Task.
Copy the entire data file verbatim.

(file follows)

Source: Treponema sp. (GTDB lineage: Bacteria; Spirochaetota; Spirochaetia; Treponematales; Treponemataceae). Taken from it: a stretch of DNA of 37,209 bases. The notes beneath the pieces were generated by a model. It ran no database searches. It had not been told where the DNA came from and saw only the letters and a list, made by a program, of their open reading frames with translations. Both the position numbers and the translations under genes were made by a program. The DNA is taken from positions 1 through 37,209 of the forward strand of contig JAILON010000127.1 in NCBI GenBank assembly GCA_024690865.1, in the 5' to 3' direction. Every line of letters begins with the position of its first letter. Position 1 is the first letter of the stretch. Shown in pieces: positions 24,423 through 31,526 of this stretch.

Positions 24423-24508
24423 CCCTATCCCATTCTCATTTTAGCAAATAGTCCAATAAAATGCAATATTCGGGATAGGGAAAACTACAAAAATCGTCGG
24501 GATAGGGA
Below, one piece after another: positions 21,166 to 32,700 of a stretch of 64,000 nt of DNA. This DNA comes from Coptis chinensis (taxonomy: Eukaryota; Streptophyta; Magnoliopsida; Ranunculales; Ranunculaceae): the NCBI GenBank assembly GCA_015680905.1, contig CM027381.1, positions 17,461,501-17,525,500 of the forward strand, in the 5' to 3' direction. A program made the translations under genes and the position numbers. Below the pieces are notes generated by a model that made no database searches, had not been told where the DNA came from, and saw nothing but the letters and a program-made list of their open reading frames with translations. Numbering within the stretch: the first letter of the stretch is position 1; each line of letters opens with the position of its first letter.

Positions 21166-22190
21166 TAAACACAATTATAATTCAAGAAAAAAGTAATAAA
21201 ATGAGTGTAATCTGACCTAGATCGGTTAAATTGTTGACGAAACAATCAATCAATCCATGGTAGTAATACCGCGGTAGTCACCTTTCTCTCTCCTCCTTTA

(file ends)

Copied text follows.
Source: Treponema sp. (GTDB lineage: Bacteria; Spirochaetota; Spirochaetia; Treponematales; Treponemataceae). Taken from it: a stretch of DNA of 37,209 bases. The notes beneath the pieces were generated by a model. It ran no database searches. It had not been told where the DNA came from and saw only the letters and a list, made by a program, of their open reading frames with translations. Both the position numbers and the translations under genes were made by a program. The DNA is taken from positions 1 through 37,209 of the forward strand of contig JAILON010000127.1 in NCBI GenBank assembly GCA_024690865.1, in the 5' to 3' direction. Every line of letters begins with the position of its first letter. Position 1 is the first letter of the stretch. Shown in pieces: positions 24,423 through 31,526 of this stretch.

Positions 24423-24508
24423 CCCTATCCCATTCTCATTTTAGCAAATAGTCCAATAAAATGCAATATTCGGGATAGGGAAAACTACAAAAATCGTCGG
24501 GATAGGGA
Below, one piece after another: positions 21,166 to 32,700 of a stretch of 64,000 nt of DNA. This DNA comes from Coptis chinensis (taxonomy: Eukaryota; Streptophyta; Magnoliopsida; Ranunculales; Ranunculaceae): the NCBI GenBank assembly GCA_015680905.1, contig CM027381.1, positions 17,461,501-17,525,500 of the forward strand, in the 5' to 3' direction. A program made the translations under genes and the position numbers. Below the pieces are notes generated by a model that made no database searches, had not been told where the DNA came from, and saw nothing but the letters and a program-made list of their open reading frames with translations. Numbering within the stretch: the first letter of the stretch is position 1; each line of letters opens with the position of its first letter.

Positions 21166-22190
21166 TAAACACAATTATAATTCAAGAAAAAAGTAATAAA
21201 ATGAGTGTAATCTGACCTAGATCGGTTAAATTGTTGACGAAACAATCAATCAATCCATGGTAGTAATACCGCGGTAGTCACCTTTCTCTCTCCTCCTTTA